Graham Reid | | 1 min read
This is not the first Rough Guide to Moroccan music but, given how diverse the sounds are coming from that place, another edition is certainly necessary.
And when you hear the stuttering trip-hop of the dub-influenced El Aloua here (by Amiri Saqati, a side project of an earlier electronica outfit Aisha Kandisha's Jarring Effects) you know that this one is keeping abreast of the new sounds.
There are also funky manoeuvres (London-based rapper U-Cef with Boolandriks from his Halalwood album) and gritty hip-hop (K-Kayne have perfected the sandpaper vocals chantdown).
But the traditions are also respected (Les Imazighen, the master Musician of Joujouka) and formative older acts are also represented (Lemchaheb who were enormously popular in the Seventies and Eighties).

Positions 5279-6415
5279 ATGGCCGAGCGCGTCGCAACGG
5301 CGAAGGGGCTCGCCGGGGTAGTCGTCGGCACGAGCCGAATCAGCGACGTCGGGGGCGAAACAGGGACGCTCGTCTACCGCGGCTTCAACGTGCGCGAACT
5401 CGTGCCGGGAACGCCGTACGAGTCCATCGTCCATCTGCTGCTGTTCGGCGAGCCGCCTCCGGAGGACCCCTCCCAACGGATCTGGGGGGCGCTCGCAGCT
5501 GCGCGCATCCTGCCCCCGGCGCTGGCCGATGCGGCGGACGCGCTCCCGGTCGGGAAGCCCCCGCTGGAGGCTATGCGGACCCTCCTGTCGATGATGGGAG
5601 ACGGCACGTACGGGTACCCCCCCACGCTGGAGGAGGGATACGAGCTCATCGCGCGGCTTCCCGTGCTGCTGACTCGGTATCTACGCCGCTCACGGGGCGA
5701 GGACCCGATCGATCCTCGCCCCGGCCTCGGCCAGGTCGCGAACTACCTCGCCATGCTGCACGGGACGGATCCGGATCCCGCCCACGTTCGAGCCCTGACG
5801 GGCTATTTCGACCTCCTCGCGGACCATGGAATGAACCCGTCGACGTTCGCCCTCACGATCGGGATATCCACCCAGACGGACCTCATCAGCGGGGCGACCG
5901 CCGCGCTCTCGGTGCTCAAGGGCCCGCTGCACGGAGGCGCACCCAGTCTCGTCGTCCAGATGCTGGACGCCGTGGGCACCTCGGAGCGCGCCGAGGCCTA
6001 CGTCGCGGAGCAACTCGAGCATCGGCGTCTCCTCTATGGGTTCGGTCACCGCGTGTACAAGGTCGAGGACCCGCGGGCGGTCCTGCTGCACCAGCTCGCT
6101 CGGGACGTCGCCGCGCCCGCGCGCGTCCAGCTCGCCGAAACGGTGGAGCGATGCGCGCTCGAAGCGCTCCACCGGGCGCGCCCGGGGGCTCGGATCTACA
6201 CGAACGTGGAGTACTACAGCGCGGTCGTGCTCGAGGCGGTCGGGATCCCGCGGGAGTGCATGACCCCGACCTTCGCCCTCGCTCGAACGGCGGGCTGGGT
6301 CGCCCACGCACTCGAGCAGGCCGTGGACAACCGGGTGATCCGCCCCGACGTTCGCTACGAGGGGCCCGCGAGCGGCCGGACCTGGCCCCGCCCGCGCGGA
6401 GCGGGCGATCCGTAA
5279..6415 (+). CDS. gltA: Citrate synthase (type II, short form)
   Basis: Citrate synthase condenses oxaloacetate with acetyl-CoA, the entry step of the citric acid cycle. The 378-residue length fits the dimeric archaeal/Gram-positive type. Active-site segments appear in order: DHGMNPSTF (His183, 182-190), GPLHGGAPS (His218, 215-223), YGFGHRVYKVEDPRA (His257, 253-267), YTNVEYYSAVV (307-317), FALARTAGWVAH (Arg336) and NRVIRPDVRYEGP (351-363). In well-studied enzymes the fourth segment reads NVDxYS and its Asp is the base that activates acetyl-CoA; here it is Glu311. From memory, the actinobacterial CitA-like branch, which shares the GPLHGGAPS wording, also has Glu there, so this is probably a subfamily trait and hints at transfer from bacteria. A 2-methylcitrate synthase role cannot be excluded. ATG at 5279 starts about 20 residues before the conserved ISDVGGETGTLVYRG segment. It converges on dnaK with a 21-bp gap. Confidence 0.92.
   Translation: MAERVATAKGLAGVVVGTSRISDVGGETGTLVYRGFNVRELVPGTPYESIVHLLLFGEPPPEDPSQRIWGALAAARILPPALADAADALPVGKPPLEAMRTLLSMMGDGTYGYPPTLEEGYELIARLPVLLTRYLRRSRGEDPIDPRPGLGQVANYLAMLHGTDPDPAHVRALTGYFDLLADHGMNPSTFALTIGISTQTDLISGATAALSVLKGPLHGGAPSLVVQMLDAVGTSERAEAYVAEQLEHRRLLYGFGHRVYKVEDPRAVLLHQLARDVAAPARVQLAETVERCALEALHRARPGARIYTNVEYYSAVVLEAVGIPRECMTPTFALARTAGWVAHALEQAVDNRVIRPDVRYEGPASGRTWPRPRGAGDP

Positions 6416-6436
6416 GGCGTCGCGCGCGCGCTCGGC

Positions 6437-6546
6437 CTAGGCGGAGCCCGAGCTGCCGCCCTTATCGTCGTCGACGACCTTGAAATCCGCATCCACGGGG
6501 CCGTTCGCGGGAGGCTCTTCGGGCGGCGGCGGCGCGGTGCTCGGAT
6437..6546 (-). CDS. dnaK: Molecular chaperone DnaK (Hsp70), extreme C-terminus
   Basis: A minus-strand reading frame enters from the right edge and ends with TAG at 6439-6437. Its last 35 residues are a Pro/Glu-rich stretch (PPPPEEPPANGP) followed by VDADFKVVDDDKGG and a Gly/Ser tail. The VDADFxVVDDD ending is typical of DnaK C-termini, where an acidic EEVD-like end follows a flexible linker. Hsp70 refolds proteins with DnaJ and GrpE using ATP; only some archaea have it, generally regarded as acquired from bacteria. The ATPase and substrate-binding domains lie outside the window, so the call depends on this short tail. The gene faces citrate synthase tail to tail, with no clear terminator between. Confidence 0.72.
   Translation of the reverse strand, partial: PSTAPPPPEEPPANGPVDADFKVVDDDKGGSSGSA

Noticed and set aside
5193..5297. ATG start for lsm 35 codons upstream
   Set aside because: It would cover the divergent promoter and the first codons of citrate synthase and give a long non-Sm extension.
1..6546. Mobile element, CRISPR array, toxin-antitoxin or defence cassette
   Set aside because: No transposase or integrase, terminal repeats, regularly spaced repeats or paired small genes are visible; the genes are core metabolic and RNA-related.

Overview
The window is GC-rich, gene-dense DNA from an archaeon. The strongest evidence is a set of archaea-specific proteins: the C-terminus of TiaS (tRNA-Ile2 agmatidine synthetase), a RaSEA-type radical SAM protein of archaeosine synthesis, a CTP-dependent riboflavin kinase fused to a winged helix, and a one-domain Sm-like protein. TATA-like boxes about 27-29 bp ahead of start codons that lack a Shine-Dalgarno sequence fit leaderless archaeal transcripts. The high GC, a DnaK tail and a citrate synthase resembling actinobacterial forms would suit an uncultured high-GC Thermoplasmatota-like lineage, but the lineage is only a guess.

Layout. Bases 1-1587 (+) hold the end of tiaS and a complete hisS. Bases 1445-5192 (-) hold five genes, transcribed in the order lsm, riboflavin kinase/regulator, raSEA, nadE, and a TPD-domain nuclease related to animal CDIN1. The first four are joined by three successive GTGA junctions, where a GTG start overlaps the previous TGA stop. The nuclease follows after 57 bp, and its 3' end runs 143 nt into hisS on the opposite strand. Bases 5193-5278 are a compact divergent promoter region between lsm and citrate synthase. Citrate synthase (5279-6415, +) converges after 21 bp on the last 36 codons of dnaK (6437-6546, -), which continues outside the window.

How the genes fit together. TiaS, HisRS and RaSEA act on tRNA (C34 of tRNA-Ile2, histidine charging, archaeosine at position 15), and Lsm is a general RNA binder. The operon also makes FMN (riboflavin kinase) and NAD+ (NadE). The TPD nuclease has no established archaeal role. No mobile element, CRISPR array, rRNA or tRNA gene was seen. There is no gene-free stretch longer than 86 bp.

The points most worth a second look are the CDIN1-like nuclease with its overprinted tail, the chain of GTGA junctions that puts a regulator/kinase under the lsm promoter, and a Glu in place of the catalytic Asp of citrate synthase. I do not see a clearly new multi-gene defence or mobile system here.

So this is quite some mix'n'match but it is held together by the Gnawa traditions and trance-like quality of much of this music. There are also fascinating instruments -- shakers, what sounds like slack single-string bass, cheap electronics -- alongside hypnotic string sections, scraped fiddle and those vocals which sound like they coming from atop a mosque at dawn.
With a bonus disc by Groupe Mazagan, this is a fascinating insight into some of what is happening in (recorded) music in Morocco.
One for samplers too, I think. Much of this will be refreshingly strange to Western ears.